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Project Information

Built a little box to hold a bottle of (red) wine. I got tired of my older design with the sliding lid, and wanted to try something new. There are two ½" oak uprights staked into the ¾" oak bottom of the box with wedged tenons. Used my hollow auger to make the round tenons, and then drilled ⅜" holes to fit. Three sides of ¼" pine from a board that turned into a potato chip when I tried dovetailing it for a bookcase are glued into grooves cut in the uprights. Waste not want not. And then the lid, which makes up the front and top (waterfall grain, donchaknow), and which connects to the bottom with a mortise and tenon, and latches to the back to hold it closed.

The bottom has a hand-carved inset to keep the bottle of wine in place, and the box is a tight enough fit that I should be able to transport a bottle to a neighbor's without mishap, if things ever get to the point that we can socialize with the neighbors again.

The whole thing was planed smooth before being assembled, hand-sanded with a 400 grit sanding block (no matter how sharp the plane blade, I can't manage to smooth that spalted elm with a plane), then got four or five coats of shellac and got glued together. The little diagonal braces are pieces of ⅛" thick bubinga veneer I had left over after reinforcing my brace till - they went on kinda late in the game when I realized my miter joint wasn't going to be very strong, especially as the spalted elm feels about like balsa wood (but it drank a few ounces of shellac, so that firmed it up a bit). There's a cheap little latch I bought a dozen of a while back because I needed one, but didn't like the looks of the price for one, so bought a dozen to get the volume discount.

I think that's about it. It's not a great design, but it's different, and it distracted me from bookcases for a week. Don't know if I'll make another like it, or whether it'll be a one-off-kind.

Gallery

Comments

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another great looking box Dave. Box looks good enough you can bring just the box and tell your neighbors they now have a good way to get a bottle of wine home from the store or keep it out of sight from everyone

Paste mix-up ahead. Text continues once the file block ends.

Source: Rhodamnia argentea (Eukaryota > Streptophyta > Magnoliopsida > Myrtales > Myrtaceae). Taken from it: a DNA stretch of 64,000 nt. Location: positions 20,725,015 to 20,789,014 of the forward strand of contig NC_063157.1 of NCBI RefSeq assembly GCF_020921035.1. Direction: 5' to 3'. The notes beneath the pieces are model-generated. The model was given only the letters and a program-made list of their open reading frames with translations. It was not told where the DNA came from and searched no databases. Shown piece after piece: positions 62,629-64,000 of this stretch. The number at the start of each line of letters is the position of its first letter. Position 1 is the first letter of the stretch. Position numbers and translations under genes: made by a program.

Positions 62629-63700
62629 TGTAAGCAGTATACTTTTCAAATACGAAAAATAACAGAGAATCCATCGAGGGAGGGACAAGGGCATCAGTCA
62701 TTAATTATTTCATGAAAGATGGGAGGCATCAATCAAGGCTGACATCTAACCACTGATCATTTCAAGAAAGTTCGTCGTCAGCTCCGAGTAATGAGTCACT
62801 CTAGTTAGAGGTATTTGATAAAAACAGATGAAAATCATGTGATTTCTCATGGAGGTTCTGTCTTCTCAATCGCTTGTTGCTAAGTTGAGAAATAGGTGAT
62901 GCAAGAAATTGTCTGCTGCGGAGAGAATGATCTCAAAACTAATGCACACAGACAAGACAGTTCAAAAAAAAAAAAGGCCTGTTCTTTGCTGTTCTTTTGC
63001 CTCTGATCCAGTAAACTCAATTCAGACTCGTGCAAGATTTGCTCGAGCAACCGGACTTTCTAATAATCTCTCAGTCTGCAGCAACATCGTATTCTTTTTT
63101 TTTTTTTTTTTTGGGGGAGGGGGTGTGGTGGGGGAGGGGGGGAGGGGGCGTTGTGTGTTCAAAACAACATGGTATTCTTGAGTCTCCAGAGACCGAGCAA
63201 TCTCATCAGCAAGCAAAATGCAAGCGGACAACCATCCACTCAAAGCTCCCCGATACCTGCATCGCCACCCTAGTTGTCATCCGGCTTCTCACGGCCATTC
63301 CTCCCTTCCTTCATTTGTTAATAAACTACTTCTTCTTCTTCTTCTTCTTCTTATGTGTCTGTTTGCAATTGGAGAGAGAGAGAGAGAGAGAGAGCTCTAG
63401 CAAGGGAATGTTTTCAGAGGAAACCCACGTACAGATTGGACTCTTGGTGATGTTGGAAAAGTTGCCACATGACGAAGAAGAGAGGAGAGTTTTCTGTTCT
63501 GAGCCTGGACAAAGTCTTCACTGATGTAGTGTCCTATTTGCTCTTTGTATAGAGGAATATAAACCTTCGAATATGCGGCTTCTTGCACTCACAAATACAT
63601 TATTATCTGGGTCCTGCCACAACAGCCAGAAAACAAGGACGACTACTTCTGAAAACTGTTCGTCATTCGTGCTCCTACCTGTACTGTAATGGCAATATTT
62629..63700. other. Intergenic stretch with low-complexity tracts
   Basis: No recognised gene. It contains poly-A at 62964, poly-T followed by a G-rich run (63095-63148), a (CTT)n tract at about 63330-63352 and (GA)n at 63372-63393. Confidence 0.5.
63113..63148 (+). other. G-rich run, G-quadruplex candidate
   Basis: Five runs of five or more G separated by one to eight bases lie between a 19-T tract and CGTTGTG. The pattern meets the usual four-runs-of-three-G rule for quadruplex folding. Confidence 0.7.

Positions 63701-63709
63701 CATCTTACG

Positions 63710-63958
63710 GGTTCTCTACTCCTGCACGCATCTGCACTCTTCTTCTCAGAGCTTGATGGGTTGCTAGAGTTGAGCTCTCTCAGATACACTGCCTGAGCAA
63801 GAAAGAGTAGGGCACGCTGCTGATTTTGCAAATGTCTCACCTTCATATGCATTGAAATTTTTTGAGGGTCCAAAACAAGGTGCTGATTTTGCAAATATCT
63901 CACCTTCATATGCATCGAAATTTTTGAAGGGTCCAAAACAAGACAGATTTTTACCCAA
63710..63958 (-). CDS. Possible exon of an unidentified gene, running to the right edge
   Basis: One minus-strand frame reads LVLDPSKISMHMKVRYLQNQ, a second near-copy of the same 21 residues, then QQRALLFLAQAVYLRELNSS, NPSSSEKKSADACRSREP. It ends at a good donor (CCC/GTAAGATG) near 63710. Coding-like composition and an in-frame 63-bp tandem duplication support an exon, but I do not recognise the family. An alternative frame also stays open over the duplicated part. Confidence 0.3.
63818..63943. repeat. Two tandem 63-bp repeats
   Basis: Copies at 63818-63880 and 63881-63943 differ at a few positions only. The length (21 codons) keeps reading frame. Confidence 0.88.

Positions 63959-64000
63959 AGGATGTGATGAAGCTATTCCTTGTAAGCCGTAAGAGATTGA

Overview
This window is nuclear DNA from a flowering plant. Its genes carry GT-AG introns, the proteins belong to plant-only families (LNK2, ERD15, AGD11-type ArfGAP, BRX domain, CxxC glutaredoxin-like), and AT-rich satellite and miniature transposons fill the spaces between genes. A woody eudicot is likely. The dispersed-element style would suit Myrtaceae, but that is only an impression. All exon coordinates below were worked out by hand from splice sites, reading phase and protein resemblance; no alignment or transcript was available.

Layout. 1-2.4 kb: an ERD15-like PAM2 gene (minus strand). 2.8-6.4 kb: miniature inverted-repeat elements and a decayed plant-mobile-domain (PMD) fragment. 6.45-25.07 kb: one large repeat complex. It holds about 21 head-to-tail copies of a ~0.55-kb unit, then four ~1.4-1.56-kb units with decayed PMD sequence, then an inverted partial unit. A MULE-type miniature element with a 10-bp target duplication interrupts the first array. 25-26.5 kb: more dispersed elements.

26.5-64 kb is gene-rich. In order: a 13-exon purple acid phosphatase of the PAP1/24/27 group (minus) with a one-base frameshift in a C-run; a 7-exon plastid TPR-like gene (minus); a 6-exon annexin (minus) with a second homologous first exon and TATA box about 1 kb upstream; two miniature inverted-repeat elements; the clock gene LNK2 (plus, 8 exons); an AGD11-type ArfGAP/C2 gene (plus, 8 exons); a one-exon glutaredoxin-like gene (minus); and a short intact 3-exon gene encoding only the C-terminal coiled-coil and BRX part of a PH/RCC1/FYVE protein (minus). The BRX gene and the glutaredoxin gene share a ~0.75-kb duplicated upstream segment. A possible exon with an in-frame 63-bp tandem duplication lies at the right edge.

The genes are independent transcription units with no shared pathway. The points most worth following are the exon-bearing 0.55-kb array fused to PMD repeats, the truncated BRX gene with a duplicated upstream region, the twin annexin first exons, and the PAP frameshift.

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a very nice box and it will be a very nice gift GREAT JOB :<))
 

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Wild looking grained box Dave, I hope you have some wild wine to put in there too. Nice work.
Tell the truth, did you really sand it to 400 grit? It only looks like 390 to me. hahaha
 

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thats some bad ass spalted wood dave,just match it with a fine cab and youve got a hit.
 

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You caught me Dave. It was a 320 grit pad, not a 400. ;-)

Pottz, it's an offcut from the slab that I turned into my low workbench - I've still got a couple more chunks squirreled away somewhere.
 

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thats gold dave,ya gotta make it count,and this one it did.
 

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Yeah. The sawyer who sold me that slab back in MN went out of business, Pottz. I just hope I find some equivalent here in NM when things get a little less abnormal.

I figure worst case, I can get piñon and juniper from the firewood guys, but I seem to like working with stuff they don't sell at lumber yards.
 

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Love that timber in the first photo Dave…
 

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Thanks, that's the spalted elm, Peter.

I keep thinking if I run out of it, I can always take a chunk off my low workbench. It doesn't really need to be a full six feet long, does it?